A few years back, I took a one-day CIA class named State of the Art Professional Wine Service. Not all the lessons stuck: To this day I have a 10 percent chance of pulling out a cork with an Ah-So opener and a 90 percent chance of shoving it into the wine. But I will never forget the moment when the teacher asked us to name three reasons for decanting wine. We called out the first two—separating old wine from sediment and letting young wine aerate—but the third eluded us. Finally, she said, "Because it's so beautiful."
That simple statement kicked off my small decanting fetish. I watch waiters and wine stewards do it at other tables, and I relish the chance to do it at home. I swirl young wines in our ship's captain decanter, peering through the garnet sheet that spreads along the bottom.
I had high hopes for Sandra Jordan's The Art of Decanting. How could I resist a whole book focused on my secret delight?
But don't bother with this fluffy book. Decanting occupies just a slice of the pages. Corks, corkscrews, glasses, bottles, wine appreciation, and more occupy the rest. Forget any depth with so many topics crowded into this slender volume. I confess that I hadn't heard the term monteith before, but that was all I gleaned from the book. (It's a large, shallow bowl for chilling wine glasses, often with scalloped edges to hold the stems.)
The book made more sense after I read Jordan's back flap bio. She designs "a high-end line of wine country-inspired lifestyle products for the home." Jordan's love for the wine world's accessories approaches fetishism. Photos of simple and complex examples of each object fill the book, demonstrating that wine, like any other hobby, has an infinite amount of gear to buy.
The pictures and presentation suggest a triumph of form over function, and the writing continues the theme. Hyperbole and overwrought prose swirl across the pages. Should they ever make an audiobook version, the publisher should recruit James Lipton to deliver the bombast the text requires. "The glass decanter is the bottle's best ally, for it receives the bottle's precious cargo and opens it to the edifying air." "The decanter stands upon the table; full now, its bounty expands, in scent and flavor, with the air." A deft hand could manage this florid text, but Jordan wings them at the reader in a constant flow, a blinding stream of gilded lilies.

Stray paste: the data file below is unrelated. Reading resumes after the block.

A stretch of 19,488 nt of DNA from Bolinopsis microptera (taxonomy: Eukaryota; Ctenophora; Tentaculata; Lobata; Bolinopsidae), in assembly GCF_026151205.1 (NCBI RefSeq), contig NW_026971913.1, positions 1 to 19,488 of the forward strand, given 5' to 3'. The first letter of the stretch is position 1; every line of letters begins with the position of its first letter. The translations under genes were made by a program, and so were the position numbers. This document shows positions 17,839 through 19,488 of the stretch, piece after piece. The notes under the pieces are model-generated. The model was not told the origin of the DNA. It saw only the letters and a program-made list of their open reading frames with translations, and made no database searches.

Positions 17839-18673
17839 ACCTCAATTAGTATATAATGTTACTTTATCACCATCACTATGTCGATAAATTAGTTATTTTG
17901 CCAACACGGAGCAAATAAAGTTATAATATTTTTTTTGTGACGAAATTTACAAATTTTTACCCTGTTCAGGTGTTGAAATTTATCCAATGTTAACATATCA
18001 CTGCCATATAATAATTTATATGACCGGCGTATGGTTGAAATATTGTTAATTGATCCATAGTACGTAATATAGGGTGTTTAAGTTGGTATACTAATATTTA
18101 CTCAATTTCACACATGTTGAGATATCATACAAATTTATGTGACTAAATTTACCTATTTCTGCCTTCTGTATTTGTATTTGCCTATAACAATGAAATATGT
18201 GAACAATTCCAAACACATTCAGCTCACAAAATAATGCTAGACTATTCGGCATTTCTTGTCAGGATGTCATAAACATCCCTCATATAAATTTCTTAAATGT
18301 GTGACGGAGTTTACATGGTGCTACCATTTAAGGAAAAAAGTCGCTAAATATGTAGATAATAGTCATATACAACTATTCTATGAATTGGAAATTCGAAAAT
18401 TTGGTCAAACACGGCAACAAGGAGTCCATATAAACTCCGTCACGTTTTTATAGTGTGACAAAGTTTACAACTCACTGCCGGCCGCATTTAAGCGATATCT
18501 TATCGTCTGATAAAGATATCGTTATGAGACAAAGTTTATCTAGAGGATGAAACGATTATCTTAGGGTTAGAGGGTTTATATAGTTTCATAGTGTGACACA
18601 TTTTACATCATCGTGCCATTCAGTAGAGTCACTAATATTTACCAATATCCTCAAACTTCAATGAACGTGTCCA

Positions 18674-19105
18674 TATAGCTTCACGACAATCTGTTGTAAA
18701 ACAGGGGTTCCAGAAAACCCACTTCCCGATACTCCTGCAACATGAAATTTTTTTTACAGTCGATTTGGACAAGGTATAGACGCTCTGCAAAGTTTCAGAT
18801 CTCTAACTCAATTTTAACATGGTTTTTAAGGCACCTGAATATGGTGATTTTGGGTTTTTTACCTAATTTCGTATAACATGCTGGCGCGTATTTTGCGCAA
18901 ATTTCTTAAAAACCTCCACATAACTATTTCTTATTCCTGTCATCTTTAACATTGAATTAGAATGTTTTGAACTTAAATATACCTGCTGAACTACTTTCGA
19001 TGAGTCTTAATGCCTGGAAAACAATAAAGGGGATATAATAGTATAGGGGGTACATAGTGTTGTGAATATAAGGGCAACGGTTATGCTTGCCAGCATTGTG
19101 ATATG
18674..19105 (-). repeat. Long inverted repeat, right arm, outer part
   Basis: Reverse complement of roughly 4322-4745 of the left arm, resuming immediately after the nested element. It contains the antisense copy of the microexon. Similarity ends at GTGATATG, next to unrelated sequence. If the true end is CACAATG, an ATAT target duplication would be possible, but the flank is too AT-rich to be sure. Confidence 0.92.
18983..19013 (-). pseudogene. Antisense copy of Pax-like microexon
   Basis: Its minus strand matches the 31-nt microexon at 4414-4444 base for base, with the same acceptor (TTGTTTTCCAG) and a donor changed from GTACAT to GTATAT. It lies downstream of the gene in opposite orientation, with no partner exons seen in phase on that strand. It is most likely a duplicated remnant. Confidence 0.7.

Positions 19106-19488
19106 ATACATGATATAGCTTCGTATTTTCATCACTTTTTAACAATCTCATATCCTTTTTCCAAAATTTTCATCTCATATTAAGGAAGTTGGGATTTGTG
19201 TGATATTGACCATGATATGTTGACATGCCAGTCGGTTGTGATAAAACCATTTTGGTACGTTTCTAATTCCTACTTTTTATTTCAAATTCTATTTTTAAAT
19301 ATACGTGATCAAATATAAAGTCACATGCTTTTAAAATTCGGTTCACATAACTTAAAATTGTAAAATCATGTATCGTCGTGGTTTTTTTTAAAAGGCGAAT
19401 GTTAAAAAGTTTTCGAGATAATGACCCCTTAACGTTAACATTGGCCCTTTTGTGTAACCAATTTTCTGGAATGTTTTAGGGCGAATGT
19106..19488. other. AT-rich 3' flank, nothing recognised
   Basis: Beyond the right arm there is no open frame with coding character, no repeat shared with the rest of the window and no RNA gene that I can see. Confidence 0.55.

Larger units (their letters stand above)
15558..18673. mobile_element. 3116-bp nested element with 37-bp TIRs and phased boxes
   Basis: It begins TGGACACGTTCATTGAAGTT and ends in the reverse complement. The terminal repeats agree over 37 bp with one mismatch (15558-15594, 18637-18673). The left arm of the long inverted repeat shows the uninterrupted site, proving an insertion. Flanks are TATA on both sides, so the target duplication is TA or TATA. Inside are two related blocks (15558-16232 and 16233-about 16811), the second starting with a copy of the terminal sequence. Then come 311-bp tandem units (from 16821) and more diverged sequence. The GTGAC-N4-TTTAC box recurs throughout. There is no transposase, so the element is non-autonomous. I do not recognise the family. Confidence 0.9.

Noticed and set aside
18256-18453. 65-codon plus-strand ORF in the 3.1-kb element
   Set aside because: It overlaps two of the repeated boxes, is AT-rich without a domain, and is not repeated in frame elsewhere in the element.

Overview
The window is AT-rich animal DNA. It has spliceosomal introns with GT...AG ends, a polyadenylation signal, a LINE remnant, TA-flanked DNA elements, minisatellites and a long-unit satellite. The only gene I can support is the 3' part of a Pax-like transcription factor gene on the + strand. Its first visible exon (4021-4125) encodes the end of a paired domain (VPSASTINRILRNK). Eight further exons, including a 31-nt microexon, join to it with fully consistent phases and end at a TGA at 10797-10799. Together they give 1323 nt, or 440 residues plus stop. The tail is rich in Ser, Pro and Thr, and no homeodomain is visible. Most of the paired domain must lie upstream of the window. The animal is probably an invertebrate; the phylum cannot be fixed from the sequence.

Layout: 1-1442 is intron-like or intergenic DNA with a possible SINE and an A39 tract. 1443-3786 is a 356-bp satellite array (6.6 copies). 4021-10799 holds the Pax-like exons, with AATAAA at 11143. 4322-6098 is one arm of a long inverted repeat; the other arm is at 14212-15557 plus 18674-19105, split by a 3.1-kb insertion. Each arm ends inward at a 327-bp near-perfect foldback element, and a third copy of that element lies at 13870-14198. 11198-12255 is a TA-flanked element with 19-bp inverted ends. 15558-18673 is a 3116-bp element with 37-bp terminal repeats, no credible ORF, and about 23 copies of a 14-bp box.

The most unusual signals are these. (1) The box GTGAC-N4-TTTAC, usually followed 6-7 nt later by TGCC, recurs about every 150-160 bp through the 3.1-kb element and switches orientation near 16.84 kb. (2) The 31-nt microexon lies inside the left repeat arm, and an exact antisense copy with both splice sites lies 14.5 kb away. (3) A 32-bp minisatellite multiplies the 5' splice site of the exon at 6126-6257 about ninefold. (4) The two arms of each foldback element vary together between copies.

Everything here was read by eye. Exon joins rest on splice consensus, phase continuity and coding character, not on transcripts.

I can forgive the light coverage and the ornate wording as a style choice, but I have no patience for her shoddy information. For a fetishist such as Jordan, screw caps and other new closures must seem crass, but she doesn't mention them in the cork chapter—even to dismiss them as lower life forms—despite their surge in the marketplace. She accepts without question the Riedel marketing speak about glass shapes tailored to each wine, even though controlled tests and two minutes of critical thought argue against the sales patter. (See my similar rant when the Chronicle ran a Riedel puff piece).
But worst of all: "Finally, the server will wish to smell the cork. Beware a moldy odor, Hugh Johnson cautions, which may indicate that the wine is 'corked' (or tainted by TCA, a combination of mold and other unsavory elements) and thus undrinkable. If all is well with the cork, however, then one can feel confident in moving on to the next delightful steps of wine service." Despite Jordan's attempt to bring in an expert, she misses the key word may. You can have a skanky cork atop a great wine and a musty drink when the cork is fine. The only way to know if a wine is corked is to smell it in the glass. "Sniffing the cork" is a common misconception, but Jordan's family is shoulder-deep in the wine industry; they should know better. (By the way, TCA is not "a combination of mold and other unsavory elements," but a specific molecule—2,4,6-trichloranisole—that often comes from mold. If the sentence was a victim of missing-serial-comma syndrome, then I retract this aside and replace it with a complaint about the lack of parallel structure in the list.)
The wine fetishist in your life may appreciate this glorified Wine Enthusiast catalog of accessories, but everyone else can skip it.
Labels: Book Reviews, Wine Wine Wine